4. 4. Book Review of: Maverick! Gretchen Haman ______________________________________________________________________________________ ________________________________________________________________________ 4 Targeted Training And Education At Semco, no formal training programs exist. Training is ad hoc — employees request training in skills that will assist them to reach future goals. While this may contradict the recommendations of current literature, Semco employees target their training and development requirements and feel responsible for their own education (Semler 1994). Good Coaching And Mentoring Semco’s multiple job rotation strategies encourage peer mentoring and shared leadership (Fierman & Eiben 1995). To ensure that employees understand the organisation position, all staff are trained to read financial documents. Due to profit-sharing strategies implemented at Semco, staff are genuinely interested in Semco’s health and this knowledge assists with employee productivity and motivation (Semler 1994; MacLachlan 1996). The elements outlined above provide leaders with a background to develop a leadership plan, however, some basic requirements for leaders to possess include honesty, vision, intelligence, energy, inspiring and able to team well with others and move rapidly toward the organisational vision (Skinner 1999). CONCLUSION Despite a large amount of literature surrounding the topics of leadership and leadership development, there is not one set of criteria that determines success in either of these areas (Butler 1999; Sadler 1997; Bourke 1998). Many influencing factors are present in organisations for leadership and leadership development; however, for leadership development to be successful, support is required from all members of the organisation (Simkins 1999). This paper has identified a number of strategies and concepts outlined by Semler in his book Maverick! which support current literature in the leadership development field. Other concepts of leadership and leadership development practised at Semco contradict current literature. These contradictions do not seem to have affected the success of ‘the world’s most unusual workplace’ — they merely add to Semco’s unique qualities and reputation as one of the best companies in Brazil to work for, and one of the most sought after by job applicants. REFERENCES Atkinson, A. 1990, ‘The Promise of Employee Involvement’, CMA Magazine, April, vol. 64, issue 3, p. 8. Atwater, L. & Waldman, D. 1998, ‘360 Degree Feedback and Leadership Development’, Leadership Quarterly, Winter, vol. 9 issue 4, p. 423. Bourke, J. 1998, ‘Empower Employees With New Leadership Style’, Business Journal Serving San Jose & Silicon Valley, August, vol. 16 issue 16, p. 24, [Online], Available from URL: http://ehostweb1.epnet.com/fulltext.asp [Accessed on 23 July 2000].
  5. 5. Book Review of: Maverick! Gretchen Haman ______________________________________________________________________________________ ________________________________________________________________________ 5 Brady, M. & Grossman, E. 2000, ‘Growing Your Company With The Right People’, Business West, April, vol. 16 issue 12, pp. 53-54, [Online], Available from URL: http://ehostweb1.epnet.com/fulltext.asp [Accessed on 23 July 2000]. Butler, A. 1999, ‘Developing Leaders’, Executive Excellence, November, vol. 16 issue 11, p. 19, [Online], Available from URL: http://ehostweb1.epnet.com/fulltext.asp [Accessed on 23 July 2000]. Fierman, J & Eiben, T. 1995, ‘Winning Ideas From Maverick Managers’, Fortune, June, vol. 131 issue 2, pp. 66-73. Foster, R. 2000, ‘Leadership in the Twenty-first Century: Working to Build A Civil Society’, National Civic Review, Spring, vol. 89 issue 1, pp. 87-74, [Online], Available from URL: http://ehostweb1.epnet.com/fulltext.asp [Accessed on 23 July 2000]. Fulmer, R. 1997, ‘The Evolving Paradigm Of Leadership Development’, Organisational Dynamics, Spring, vol. 25, no. 4, pp. 59-72. Fulmer, R & Vicere, A. 1995, ‘The Changing Nature Of Executive Education And Leadership Development’, American Journal of Management Development, vol. 1, no. 2, pp. 4-10. Hagberg Consulting Group 1998, Critical Ingredients in Development, [Online], Available from URL: http://www.leadership-development.com/d-ingredients.html [Accessed on 23 July 2000]. MacLachlan, R. 1996, ‘Mavericks Take Conventional Wisdom Apart’, People Management, July, vol. 2 issue 22, p. 13. Mann, L. 1994, Maverick: The Success Behind The World’s Most Unusual Workplace, [Online], Available from URL: http://dpsinfo.com/essays/maverick,html [Accessed on 23 July 2000]. Morgan, G. & Zohar, A. 1999, Ricardo Semler’s Transformation at Semco, [Online], Available from URL: http://www.imaginiz.com/provocative/change//semco.html [Accessed on 23 July 2000]. Nahavandi, A. 1997, The Art and Science of Leadership, Prentice-Hall., New Jersey. O’Neill, M. 1996, ‘The Karpin Report’, Business Date, May, vol. 4, issue 2, pp. 1-4. Sadler, P. 1997, Leadership, Kogan Page, London. Semler, R. 1994, Maverick!, Arrow Business Books, London. Simkins, S. 1999, ‘Company Can Use Resources To Develop Leaders’, Capital District Business Review, August, vol. 26 issue 19, p. 20, [Online], Available from URL: http://ehostweb1.epnet.com/fulltext.asp [Accessed on 23 July 2000]. Skinner, N. 1999, ‘Leadership Development Process Can Be Addressed By Companies Of Any Size’, Business First – Louisville, January, vol. 15, issue 23, p. 6, [Online], Available from URL: http://ehostweb1.epnet.com/fulltext.asp [Accessed on 23 July 2000]. Tozer, J. 1997, Leading Initiatives: Leadership, Teamwork and the Bottom Line, Butterworth-Heinemann Australia, Melbourne. Turner, F. 2000, ‘As Market Changes, Good Leaders Must Be Good Learners’, Business Journal: Serving Jacksonville & Northeast Florida, February, vol. 15, issue 18, p. 20, [Online], Available from URL: http://ehostweb1.epnet.com/fulltext.asp [Accessed on 23 July 2000].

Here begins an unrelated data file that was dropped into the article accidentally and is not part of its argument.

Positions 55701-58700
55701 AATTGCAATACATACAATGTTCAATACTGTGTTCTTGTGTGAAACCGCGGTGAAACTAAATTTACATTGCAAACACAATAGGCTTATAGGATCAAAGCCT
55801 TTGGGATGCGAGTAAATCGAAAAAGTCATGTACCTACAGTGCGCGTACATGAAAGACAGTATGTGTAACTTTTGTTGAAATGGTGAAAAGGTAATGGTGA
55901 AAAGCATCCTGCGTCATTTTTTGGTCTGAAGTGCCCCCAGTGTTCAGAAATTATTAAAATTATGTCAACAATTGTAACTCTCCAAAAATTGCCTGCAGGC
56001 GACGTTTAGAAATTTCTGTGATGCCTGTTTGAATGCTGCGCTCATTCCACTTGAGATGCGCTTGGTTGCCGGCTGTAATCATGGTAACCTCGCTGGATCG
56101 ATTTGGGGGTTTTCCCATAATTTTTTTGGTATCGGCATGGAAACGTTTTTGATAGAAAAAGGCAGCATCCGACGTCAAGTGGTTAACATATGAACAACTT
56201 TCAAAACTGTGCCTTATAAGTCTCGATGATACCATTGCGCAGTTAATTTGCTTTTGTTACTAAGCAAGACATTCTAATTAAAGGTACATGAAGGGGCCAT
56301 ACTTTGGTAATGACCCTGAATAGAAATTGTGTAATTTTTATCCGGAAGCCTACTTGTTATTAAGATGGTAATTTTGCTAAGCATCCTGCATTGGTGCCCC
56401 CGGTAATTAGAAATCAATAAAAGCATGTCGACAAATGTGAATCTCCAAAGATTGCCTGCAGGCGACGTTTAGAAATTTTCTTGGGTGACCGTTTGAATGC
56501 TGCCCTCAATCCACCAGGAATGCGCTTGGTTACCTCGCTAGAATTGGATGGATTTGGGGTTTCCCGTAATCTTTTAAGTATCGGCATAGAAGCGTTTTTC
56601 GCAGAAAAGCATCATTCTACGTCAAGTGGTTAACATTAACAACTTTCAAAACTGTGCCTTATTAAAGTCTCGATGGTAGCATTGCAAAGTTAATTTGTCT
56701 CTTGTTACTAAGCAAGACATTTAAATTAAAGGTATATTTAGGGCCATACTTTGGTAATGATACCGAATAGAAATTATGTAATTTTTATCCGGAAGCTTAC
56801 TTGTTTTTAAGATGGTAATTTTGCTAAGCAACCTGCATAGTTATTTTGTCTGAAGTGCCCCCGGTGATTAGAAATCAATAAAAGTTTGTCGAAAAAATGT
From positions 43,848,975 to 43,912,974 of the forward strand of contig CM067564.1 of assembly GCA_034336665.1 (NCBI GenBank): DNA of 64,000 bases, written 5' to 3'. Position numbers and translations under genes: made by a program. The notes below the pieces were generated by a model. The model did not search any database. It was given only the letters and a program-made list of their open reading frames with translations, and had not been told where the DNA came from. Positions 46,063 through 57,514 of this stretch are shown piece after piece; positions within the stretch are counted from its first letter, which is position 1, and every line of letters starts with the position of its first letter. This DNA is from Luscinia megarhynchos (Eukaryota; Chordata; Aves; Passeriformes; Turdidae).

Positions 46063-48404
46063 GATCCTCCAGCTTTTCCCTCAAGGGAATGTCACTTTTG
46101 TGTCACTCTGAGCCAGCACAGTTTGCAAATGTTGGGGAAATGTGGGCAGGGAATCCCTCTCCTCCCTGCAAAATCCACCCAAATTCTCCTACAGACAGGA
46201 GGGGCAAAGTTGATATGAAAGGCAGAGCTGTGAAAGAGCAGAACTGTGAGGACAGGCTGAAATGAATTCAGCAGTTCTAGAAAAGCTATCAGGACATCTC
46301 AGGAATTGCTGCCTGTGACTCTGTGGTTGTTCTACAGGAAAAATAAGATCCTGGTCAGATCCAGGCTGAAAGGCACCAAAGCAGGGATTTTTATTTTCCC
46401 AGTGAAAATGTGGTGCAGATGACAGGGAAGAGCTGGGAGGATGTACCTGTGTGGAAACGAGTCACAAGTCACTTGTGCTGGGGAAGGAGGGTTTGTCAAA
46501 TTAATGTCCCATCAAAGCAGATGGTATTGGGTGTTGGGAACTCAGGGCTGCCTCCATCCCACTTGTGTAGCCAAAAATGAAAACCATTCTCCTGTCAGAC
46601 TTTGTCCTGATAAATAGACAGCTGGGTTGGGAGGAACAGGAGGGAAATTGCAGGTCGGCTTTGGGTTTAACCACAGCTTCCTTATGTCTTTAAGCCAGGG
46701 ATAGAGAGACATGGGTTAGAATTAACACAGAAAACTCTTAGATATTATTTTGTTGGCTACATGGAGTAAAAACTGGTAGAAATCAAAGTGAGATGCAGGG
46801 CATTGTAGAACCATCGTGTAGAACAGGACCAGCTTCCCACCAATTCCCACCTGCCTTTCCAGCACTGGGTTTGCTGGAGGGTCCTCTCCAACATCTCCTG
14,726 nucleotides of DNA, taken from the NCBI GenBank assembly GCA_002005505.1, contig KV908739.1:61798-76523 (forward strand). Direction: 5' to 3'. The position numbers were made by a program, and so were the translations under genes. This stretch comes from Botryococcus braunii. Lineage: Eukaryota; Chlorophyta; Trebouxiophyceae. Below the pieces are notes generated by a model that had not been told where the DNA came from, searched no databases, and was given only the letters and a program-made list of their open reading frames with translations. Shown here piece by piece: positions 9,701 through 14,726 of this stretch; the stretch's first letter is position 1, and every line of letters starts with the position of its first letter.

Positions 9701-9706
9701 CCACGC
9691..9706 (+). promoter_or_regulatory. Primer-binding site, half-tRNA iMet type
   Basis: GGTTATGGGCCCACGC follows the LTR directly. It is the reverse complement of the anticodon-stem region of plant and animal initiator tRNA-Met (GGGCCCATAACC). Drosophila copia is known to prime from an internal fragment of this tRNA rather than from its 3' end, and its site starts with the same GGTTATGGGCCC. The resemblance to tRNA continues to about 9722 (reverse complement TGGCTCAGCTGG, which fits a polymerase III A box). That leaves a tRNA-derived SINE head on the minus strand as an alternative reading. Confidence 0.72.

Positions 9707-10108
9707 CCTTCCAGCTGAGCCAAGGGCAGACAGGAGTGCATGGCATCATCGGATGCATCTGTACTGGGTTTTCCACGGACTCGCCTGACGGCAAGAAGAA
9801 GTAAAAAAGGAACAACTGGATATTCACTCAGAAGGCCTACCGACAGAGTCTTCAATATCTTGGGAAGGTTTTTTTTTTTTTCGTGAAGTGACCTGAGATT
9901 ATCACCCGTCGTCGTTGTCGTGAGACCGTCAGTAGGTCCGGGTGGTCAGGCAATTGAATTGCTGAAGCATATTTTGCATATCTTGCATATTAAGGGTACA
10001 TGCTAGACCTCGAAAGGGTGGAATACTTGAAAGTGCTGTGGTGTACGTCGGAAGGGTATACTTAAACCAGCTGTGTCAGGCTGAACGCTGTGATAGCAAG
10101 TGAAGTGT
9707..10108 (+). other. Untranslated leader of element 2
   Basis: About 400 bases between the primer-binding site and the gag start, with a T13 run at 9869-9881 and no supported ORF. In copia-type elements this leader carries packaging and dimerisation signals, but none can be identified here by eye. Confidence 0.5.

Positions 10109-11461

6. 6. Book Review of: Maverick! Gretchen Haman ______________________________________________________________________________________ ________________________________________________________________________ 6 Whitten, C. 2000, ‘The Value Of Leadership Training’, Public Relations Tactics, February, vol. 7 issue 2, p. 24, [Online], Available from URL: http://ehostweb1.epnet.com/fulltext.asp [Accessed on 23 July 2000]. Wong, A. & Kleiner, B.H. 1996, ‘Empowerment in Today’s Business Paradigm is a Competitive Must’, Management Decision, September, vol. 34, issue 5, pp. 7-8, [Online], Available from URL: http://ehostweb1.epnet.com/fulltext.asp [Accessed on 23 July 2000].